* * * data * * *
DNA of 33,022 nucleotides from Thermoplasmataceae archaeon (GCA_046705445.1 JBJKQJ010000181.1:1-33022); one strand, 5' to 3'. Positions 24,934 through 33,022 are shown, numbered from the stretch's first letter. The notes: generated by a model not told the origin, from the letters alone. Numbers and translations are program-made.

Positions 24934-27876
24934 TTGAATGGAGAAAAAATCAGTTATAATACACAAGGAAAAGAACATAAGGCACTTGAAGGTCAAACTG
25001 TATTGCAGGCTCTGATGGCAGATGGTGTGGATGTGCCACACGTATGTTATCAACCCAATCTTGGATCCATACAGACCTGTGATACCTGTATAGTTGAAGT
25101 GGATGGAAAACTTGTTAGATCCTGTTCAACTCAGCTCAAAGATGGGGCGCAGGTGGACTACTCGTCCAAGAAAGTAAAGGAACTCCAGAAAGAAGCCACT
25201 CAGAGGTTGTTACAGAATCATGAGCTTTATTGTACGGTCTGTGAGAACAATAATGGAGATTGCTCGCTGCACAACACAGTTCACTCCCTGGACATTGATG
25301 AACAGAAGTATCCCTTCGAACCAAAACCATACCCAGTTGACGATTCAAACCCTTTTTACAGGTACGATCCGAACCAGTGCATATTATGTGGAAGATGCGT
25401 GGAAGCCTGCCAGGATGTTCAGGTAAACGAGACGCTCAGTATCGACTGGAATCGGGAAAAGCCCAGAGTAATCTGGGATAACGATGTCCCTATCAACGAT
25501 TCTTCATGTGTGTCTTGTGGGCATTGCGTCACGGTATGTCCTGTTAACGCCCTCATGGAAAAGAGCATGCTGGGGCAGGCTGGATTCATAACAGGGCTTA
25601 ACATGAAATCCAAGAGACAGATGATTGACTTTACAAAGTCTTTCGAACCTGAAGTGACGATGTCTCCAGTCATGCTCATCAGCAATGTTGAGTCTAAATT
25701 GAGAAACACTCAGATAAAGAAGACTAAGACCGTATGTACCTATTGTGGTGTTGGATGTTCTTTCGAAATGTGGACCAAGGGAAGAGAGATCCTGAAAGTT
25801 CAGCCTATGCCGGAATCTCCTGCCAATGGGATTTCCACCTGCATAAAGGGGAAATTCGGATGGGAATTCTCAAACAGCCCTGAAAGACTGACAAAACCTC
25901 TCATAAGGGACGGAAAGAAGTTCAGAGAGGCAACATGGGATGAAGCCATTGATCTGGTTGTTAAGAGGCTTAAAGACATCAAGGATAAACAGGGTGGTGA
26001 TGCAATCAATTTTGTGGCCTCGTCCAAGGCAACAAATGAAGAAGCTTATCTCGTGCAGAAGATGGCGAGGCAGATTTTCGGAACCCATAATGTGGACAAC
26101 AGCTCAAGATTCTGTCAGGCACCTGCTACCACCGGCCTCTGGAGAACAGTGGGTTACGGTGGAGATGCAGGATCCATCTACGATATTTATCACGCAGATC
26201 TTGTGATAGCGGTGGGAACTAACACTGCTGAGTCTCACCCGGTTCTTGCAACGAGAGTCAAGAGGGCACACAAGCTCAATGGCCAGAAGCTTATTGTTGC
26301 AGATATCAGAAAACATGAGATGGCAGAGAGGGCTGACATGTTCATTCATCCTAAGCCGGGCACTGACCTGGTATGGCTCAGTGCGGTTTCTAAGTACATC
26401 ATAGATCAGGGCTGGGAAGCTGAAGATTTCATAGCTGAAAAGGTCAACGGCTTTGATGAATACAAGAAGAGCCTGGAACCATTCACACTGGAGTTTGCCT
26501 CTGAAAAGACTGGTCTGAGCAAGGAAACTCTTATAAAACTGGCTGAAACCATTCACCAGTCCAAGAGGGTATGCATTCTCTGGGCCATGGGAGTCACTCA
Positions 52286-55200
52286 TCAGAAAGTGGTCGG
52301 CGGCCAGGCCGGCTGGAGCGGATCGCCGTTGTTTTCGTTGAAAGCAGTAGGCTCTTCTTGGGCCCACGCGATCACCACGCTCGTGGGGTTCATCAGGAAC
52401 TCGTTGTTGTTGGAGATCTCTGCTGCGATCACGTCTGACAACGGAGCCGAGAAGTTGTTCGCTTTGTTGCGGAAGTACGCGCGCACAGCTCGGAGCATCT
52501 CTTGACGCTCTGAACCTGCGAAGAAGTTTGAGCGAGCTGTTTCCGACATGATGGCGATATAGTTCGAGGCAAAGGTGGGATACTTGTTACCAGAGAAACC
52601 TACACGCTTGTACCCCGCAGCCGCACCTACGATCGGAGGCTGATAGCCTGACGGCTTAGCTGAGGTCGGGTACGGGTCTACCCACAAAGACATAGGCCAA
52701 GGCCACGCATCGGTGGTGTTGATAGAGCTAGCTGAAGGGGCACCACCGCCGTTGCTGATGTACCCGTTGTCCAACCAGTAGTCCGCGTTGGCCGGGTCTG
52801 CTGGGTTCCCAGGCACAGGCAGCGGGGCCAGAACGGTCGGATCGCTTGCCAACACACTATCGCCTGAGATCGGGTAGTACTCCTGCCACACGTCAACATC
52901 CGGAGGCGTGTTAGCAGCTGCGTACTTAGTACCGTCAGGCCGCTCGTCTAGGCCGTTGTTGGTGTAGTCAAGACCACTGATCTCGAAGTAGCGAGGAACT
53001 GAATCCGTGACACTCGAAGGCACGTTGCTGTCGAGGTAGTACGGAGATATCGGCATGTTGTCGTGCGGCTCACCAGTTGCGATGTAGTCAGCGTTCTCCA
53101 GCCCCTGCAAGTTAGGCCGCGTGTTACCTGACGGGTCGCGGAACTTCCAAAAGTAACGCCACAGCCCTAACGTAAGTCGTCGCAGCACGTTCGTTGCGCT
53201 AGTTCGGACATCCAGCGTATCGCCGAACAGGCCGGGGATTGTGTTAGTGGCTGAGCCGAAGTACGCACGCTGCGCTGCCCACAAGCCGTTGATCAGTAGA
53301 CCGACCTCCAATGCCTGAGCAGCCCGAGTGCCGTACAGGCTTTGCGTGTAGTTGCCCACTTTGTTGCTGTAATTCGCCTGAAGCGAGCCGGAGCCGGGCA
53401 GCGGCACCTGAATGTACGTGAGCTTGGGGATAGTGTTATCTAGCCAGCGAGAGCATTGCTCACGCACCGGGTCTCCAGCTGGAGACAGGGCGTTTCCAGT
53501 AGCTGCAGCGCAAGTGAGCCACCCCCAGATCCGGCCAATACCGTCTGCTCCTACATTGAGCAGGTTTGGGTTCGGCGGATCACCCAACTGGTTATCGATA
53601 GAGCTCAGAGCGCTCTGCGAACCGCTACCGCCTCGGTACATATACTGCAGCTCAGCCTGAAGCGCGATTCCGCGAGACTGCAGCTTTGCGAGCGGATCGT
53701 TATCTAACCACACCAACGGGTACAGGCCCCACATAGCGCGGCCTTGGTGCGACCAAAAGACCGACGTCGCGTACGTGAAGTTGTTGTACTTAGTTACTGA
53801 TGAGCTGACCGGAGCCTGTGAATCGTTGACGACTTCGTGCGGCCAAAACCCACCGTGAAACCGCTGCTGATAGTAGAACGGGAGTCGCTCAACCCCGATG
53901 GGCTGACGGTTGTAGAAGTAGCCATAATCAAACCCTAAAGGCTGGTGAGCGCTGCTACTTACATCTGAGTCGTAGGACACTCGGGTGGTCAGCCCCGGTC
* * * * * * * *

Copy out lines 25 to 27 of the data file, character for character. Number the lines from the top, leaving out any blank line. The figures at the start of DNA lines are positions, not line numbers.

52601 TACACGCTTGTACCCCGCAGCCGCACCTACGATCGGAGGCTGATAGCCTGACGGCTTAGCTGAGGTCGGGTACGGGTCTACCCACAAAGACATAGGCCAA
52701 GGCCACGCATCGGTGGTGTTGATAGAGCTAGCTGAAGGGGCACCACCGCCGTTGCTGATGTACCCGTTGTCCAACCAGTAGTCCGCGTTGGCCGGGTCTG
52801 CTGGGTTCCCAGGCACAGGCAGCGGGGCCAGAACGGTCGGATCGCTTGCCAACACACTATCGCCTGAGATCGGGTAGTACTCCTGCCACACGTCAACATC